England, by timely atonement and reparation, the punishment due

for imperial crimes, will be roused ere it be too late from its lethargy,

and put an end to the deeds of violence and injustice which have

marked every step of our progress in India’—echoing Adam Smith,

who had bitterly condemned ‘the savage injustice of the

Europeans,’ particularly the British in India. Cobden hoped in vain

It is hardly much of a relief to recognize that their continental

counterparts were even worse, in deed, denial, and self-adulation.

While quoting Cobden we might recall another of his maxims,

highly pertinent today, and also qualifying as a moral truism: ‘no

man had a right to lend money if he knows it to be applied to the

cutting of throats’11 or, a fortiori, to sell the knives. It does not take

an extensive research project to draw the appropriate conclusions

with regard to the regular practice of the leading enlightened states.

The common response of the intellectual culture, some memorable

exceptions aside, is entirely natural if we abandon the most

elementary of moral truisms, and declare ourselves to be uniquely

exempt from the principle of universality. And so we do,

constantly. Every day brings new illustrations. The US Senate has

just lent its consent to the appointment of John Negroponte as

Ambassador to Iraq, heading the world’s largest diplomatic mission,

with the task of handing over sovereignty to Iraqis to fulfill

Bush’s ‘messianic vision’ to bring democracy to the Middle East

and the world, so we are solemnly informed. The appointment

bears directly on the principle of universality, but before turning to

that, we might raise some questions about other truisms, regarding

evidence and conclusions.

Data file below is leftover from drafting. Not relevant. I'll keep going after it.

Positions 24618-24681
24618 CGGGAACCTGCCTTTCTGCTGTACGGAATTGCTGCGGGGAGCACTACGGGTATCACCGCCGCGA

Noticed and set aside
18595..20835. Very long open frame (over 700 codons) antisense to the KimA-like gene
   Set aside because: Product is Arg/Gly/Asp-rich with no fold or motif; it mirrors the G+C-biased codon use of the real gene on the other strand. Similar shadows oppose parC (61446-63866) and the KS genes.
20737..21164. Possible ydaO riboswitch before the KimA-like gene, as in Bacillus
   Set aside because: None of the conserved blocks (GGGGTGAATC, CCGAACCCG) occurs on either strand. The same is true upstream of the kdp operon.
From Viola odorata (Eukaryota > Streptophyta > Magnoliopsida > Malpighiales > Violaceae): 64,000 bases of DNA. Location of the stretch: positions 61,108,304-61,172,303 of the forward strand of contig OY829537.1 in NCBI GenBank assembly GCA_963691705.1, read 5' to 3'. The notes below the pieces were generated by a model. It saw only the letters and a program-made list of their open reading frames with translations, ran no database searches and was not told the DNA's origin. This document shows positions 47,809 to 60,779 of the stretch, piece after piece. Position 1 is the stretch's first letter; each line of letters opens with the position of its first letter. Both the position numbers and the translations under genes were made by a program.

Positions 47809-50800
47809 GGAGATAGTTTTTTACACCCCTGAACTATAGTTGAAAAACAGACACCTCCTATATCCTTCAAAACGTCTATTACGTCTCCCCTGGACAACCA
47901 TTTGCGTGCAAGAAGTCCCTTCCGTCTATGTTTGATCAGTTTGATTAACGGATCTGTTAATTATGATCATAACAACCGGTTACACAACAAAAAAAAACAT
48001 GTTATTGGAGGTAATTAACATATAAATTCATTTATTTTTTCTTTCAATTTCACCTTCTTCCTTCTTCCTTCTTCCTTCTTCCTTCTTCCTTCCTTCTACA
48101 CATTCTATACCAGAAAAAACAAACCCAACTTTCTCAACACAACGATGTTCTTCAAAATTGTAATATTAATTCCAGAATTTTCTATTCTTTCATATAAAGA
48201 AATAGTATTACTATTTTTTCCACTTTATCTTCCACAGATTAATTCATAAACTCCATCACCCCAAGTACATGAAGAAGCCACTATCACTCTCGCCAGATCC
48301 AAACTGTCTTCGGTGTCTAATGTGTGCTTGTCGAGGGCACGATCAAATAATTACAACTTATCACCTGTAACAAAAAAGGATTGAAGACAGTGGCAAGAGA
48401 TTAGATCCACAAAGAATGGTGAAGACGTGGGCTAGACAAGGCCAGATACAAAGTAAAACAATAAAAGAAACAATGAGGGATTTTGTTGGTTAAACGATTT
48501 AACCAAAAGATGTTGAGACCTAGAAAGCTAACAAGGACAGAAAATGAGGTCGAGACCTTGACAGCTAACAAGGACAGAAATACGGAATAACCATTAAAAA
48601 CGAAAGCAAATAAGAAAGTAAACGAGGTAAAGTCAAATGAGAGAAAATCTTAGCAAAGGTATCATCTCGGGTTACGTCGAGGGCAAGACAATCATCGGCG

That the goal of the Iraq invasion is to fulfill the president’s mes-

Noam Chomsky

12

10 Historians Thomas Pakenham and David Edwards , cited by Clifford

Langley, ‘The Religious Roots of American Imperialism,’ Global

Dialogue, Winter-Spring 2003.

11 Cited by Pier Francesco Asso, ‘The “Home Bias” Approach in the

History of Economic Thought,’ in J. Lorentzen and M. de Cecco, (eds.),

Markets and Authorities (Elgar: UK, 2002).

sianic vision is simply presupposed in news reporting and commentary,

even among critics, who warn that the ‘noble’ and ‘generous’

vision may be beyond our reach. As the London Economist poses the

problem a few weeks ago, ‘America’s mission’ of turning Iraq into

‘an inspiring example [of democracy] to its neighbours’ is facing

obstacles.12 With considerable research, I have not been able to find

exceptions in the US media, and with much less research, elsewhere,

apart from the usual margins.

One might inquire into the basis for the apparently near universal

acceptance of this doctrine in Western intellectual commentary.

Examination will quickly reveal that it is based on two principles.

First, our leaders have proclaimed it, so it must be true, a principle

familiar in North Korea and other stellar models. Second, we must

suppress the fact that by proclaiming the doctrine after other pretexts

have collapsed, our leaders are also declaring that they are

among the most accomplished liars in history, since in leading their

countries to war they proclaimed with comparable passion that the

‘sole question’ was whether Saddam had disarmed. But now we

must believe them. Also obligatory is the dispatch deep into the

memory hole of the ample record of professed noble efforts to bring

democracy, justice, and freedom to the benighted.

It is, again, the merest truism that pronouncements of virtuous

intent by leaders carry no information, even in the technical sense:

they are completely predictable, including the worst monsters. But

this truism also fades when it confronts the overriding need to reject

the principle of universality.